The San Diego County Water Authority today urged residents around the region to reduce their water use by 20 gallons a day per person so the region can store more water for 2008. This call is in response to historic dry conditions affecting all of the region’s water supply sources and uncertainty over the volume of future deliveries from the State Water Project.
“We need everyone to pitch in and save water now because another dry year will strain our water supply to, or beyond its limits,” Water Authority Board Chair Fern Steiner said at an afternoon news conference, flanked by San Diego Mayor Jerry Sanders and several regional business and agriculture leaders. “The more people that start meeting the 20-Gallon Challenge right away, the more water we can store to better meet next year’s needs. The good news is everyone can help. Whether you live in a house or apartment, are 8 or 80, there are simple steps you can take to meet the 20-Gallon Challenge.”
To help people understand how they can save 20 gallons of water a day per person, the Water Authority has created an easy-to-understand menu of indoor and outdoor water conservation actions and the estimated amount of water savings each one can generate. The tips range from simple, no-cost steps such as shortening showers (2.5 gallons a minute) and not hosing down sidewalks and driveways (20 gallons per minute), to investing in high-efficiency clothes washers (20-30 gallons per load, plus vouchers are available to offset some of the cost), to replacing all or part of a water-intensive lawn with native low-water-use plants (33-60 gallons per day, depending on climate). People can view the tips and download them at www.sdcwa.org, or contact their retail water supplier for information specific to their area.
The San Diego region’s daily water use per capita was approximately 180 gallons last year, according to the Water Authority’s Municipal and Industrial water use statistics.
Mayor Sanders supported the 20-Gallon Challenge and asked residents in his city and across the county to pay special attention to outdoor water conservation.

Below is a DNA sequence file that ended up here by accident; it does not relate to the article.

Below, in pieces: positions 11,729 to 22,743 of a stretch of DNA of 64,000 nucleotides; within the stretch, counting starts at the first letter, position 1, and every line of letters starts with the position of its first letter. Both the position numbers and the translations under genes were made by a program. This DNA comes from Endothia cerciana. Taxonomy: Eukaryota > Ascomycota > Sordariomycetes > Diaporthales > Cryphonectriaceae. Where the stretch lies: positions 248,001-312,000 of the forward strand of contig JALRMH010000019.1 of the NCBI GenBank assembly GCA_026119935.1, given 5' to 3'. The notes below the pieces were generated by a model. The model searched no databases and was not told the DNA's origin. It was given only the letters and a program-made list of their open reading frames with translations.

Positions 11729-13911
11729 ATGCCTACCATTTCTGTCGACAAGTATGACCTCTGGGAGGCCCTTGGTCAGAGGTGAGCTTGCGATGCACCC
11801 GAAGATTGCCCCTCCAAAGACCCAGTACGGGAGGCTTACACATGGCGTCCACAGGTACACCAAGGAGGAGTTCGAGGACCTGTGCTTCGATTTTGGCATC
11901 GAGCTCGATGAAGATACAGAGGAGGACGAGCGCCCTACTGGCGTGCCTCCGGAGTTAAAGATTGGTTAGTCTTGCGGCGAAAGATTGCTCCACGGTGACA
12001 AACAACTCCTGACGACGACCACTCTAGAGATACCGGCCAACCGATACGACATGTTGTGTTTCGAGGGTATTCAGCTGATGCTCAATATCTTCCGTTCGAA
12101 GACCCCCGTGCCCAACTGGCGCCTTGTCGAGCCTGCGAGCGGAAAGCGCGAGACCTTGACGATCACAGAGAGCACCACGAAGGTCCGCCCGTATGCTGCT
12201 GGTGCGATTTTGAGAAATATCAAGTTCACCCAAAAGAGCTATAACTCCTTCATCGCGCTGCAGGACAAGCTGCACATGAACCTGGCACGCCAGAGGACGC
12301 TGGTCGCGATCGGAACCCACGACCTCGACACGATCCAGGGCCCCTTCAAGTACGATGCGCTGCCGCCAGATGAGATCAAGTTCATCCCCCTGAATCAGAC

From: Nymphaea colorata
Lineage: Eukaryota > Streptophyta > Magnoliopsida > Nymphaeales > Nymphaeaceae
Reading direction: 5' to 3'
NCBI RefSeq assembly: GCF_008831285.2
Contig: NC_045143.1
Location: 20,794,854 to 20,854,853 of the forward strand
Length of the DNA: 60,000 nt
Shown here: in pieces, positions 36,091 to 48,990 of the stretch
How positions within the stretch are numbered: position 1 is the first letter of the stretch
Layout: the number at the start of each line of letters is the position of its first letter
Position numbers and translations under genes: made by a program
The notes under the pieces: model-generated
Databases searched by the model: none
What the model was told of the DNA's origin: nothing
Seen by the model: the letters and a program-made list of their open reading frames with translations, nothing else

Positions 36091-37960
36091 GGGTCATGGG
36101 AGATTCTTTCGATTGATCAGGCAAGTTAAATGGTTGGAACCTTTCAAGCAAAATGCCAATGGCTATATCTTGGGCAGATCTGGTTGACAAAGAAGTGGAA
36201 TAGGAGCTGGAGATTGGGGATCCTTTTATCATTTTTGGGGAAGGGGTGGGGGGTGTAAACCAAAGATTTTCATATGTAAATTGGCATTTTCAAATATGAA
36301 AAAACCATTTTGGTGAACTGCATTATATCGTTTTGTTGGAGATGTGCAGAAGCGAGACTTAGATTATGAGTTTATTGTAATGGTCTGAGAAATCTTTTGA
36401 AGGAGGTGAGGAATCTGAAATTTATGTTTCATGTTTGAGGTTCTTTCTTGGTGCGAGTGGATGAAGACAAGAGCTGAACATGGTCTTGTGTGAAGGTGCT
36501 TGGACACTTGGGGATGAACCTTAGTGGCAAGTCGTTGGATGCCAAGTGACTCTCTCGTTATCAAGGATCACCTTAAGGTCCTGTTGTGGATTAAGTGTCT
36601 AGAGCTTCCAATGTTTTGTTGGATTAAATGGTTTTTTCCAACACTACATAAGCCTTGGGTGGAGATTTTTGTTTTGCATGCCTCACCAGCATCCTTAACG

“We have to look to where there’s the greatest potential for water savings. That’s right outside our homes and businesses,” Mayor Sanders said. “Approximately 60 percent of urban water use in San Diego takes place outdoors. For instance, shortening a watering cycle by just 1 minute can save up to 25 gallons and requires little effort. Those savings, added up house by house, neighborhood by neighborhood and city by city, add up fast. Plus, reducing watering times, reducing overspray and fixing leaks help fight pollution by reducing runoff to our beaches and bays.”
This year has brought a set of exceptionally dry conditions affecting all of San Diego’s water supplies. The San Diego region received 78 percent of its water from either the State Water Project (SWP) or the Colorado River. In 2007, the Sierra snowpack that feeds the SWP reached a 20-year low, and the Colorado River basin entered its eighth year of a historic drought. Meanwhile, San Diego is in its driest weather period since record keeping began in 1801, limiting runoff into local reservoirs.
Water agencies around Southern California are withdrawing water from storage to accommodate demand in 2007, but another dry year could reduce SWP flows, reduce supplies of stored water and make meeting the region’s water needs much more difficult. In addition, the SWP, which shut down temporarily earlier this month to protect the imperiled Delta smelt, is still subject to federal and state court actions later this summer. These actions could result in reduced future water deliveries to San Diego and other parts of California.
In addition to the 20-Gallon Challenge, the Water Authority is boosting conservation awareness by coordinating with the Metropolitan Water District of Southern California on a comprehensive, Southern California-wide advertising campaign that will roll out later this summer. The Water Authority also will work with key businesses and organizations around the region to encourage them to increase water savings at a similar level and further spread the conservation message.